Heroes Among Us: Dr. James Black
ALBANY, Ga. (WALB) - In this month’s “Heroes Among Us,” a veteran in Albany is on the front lines of the coronavirus pandemic.
You may have seen Dr. James Black during press conferences in Dougherty County the past couple of weeks.
He is the medical director of Emergency Services at Phoebe Putney Health System, and Albany is his hometown.
He graduated from Dougherty Comprehensive High School and what was Albany State College at the time, before attending medical school at Ohio State University.
Prior to his work in Albany, Black served as an officer in the Navy from 1995 to 2000.
“It’s basically the primary care physician for an air wing," he explained.
He focused a lot on taking care of people who were relatively healthy, and making sure everyone was prepared for battle.
After his time in the Navy, he did a fellowship in disaster medicine and a residency in emergency medicine.
He came back to the Good Life City in 2006.
“My family was here and I wanted to come back and spend time with my parents,” Dr. Black said. "I said, I’ll go home for one or two years and work and then I’ll move somewhere else. I guess that one or two years has become 14 so far.”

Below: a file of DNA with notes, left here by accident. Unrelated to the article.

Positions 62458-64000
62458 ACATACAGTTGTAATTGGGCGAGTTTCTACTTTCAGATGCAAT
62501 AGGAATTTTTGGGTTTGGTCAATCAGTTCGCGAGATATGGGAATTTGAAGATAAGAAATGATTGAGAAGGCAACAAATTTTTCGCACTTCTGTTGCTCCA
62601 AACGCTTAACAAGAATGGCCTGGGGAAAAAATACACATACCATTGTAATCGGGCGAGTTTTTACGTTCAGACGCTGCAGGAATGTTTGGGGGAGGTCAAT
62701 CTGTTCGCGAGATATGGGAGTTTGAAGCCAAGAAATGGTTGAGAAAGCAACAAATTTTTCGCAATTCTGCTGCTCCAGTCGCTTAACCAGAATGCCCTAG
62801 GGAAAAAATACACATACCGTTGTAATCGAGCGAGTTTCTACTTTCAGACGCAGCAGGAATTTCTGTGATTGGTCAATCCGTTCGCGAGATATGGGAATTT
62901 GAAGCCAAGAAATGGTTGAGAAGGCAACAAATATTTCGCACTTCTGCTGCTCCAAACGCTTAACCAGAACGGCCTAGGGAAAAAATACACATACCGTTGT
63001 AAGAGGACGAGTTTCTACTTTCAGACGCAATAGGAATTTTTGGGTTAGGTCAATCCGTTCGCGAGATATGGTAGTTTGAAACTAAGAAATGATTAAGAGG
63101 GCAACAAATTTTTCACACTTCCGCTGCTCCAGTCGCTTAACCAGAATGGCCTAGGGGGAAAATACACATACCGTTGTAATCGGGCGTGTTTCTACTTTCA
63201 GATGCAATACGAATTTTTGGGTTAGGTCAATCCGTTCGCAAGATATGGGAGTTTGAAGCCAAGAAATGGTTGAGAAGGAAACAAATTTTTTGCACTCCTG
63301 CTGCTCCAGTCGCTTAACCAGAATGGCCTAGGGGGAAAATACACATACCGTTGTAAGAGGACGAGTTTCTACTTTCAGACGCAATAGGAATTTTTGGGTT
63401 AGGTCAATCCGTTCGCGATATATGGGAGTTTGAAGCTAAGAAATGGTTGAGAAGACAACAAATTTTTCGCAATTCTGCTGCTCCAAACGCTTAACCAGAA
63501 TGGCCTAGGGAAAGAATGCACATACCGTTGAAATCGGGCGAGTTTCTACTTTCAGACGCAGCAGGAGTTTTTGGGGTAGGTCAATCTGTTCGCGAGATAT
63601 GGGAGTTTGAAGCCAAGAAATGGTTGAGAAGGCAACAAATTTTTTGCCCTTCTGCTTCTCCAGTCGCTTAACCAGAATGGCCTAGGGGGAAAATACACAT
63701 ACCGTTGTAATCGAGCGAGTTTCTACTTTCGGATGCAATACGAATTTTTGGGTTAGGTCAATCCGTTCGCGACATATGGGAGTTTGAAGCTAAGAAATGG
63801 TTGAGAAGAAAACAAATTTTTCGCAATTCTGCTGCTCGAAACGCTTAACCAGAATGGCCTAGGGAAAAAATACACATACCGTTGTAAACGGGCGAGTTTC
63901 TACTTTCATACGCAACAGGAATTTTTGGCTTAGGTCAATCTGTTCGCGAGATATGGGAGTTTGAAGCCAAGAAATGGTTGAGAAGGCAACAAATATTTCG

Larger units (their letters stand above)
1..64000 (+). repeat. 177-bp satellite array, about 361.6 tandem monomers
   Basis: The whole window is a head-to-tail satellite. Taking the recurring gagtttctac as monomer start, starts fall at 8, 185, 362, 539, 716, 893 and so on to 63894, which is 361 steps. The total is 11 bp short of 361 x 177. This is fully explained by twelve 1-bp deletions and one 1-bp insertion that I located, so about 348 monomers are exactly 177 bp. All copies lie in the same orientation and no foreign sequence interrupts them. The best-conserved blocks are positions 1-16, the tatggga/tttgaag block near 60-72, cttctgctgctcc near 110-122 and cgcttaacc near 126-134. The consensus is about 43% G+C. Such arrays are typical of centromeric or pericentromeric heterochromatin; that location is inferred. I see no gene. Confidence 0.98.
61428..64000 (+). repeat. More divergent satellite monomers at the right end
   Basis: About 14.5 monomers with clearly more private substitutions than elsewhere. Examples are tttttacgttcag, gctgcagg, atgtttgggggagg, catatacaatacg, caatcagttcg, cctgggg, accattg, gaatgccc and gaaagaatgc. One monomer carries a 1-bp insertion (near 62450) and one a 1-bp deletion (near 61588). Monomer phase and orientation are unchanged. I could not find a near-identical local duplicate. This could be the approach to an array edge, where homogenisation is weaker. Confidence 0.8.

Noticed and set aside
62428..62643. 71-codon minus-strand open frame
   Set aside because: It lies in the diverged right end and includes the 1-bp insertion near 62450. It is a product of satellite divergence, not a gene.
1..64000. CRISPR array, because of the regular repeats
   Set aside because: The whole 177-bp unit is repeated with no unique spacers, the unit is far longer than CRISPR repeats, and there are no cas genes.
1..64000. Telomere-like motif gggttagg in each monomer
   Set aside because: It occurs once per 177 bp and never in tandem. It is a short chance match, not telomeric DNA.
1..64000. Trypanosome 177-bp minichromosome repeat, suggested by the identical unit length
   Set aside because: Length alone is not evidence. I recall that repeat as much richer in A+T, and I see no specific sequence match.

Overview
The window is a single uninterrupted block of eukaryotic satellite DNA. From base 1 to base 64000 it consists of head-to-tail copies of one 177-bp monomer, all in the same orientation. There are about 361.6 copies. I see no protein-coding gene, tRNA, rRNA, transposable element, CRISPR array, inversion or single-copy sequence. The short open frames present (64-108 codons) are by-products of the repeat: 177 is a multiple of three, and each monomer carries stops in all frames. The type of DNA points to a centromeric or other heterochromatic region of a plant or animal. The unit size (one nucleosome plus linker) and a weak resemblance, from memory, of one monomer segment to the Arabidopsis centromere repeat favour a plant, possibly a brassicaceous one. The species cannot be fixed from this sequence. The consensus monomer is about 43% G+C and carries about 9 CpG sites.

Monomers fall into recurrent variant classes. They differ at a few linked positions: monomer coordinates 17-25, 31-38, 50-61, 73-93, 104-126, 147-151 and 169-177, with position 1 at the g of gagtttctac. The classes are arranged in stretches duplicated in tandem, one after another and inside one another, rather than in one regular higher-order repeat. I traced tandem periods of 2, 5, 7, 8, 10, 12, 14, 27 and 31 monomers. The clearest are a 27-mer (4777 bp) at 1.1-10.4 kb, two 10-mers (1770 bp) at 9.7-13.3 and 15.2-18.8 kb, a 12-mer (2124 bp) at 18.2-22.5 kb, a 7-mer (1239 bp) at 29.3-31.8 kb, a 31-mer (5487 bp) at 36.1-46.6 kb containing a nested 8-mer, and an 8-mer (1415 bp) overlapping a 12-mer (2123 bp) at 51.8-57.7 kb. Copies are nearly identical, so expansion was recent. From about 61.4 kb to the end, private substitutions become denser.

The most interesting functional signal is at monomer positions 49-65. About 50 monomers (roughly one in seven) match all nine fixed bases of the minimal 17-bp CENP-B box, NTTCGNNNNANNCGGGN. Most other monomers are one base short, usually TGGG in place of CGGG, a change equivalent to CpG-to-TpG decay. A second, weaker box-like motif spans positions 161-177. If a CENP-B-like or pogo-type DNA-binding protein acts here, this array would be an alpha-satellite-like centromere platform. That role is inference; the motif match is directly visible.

At Phoebe, he treats patients in the emergency department and also helps lead the hospital in an administrative role.
Right now, he’s helping lead Phoebe’s response to the COVID-19 outbreak in one of the hot spots in the state.
“We are always in the mindset, what if something were to happen here," he explained. “We went from if it happens to when it happens. We never thought we would be one of the early places to see such a dramatic rise.”
Dr. Black said the health system’s preparedness team had emergency plans ready in case of an outbreak like this. But, he says they’re using parts of those plans they never thought they’d have to use.
In medical school, you usually learn to treat every single patient with a max amount of resources, according to Dr. Black.
His time in the military taught him how to handle decisions under tougher circumstances.
“We began the, how do you allocate scarce resources, and what decisions would you make especially in times of conflict, who would you use the very scarce resources on...” he explained.
“Not so much the number of patients that are positive, but the number of patients that are positive and symptomatic and very sick has been very eye-opening," said Dr. Black.
He has even known some of the people who have now tested positive.
“I tell you, that’s the double-edged sword to coming home,” he said. “When you’re taking care of people that you don’t know, you kind of have a more objective view than when you take care of people that you’ve known for 40+ years.”
He says the fight to save lives is not over yet.
“This is not going to be a one or two day or one or two week thing. This is going to be something that is sustained and we have to make sure the hospital is resilient and sustainable," Dr. Black said.
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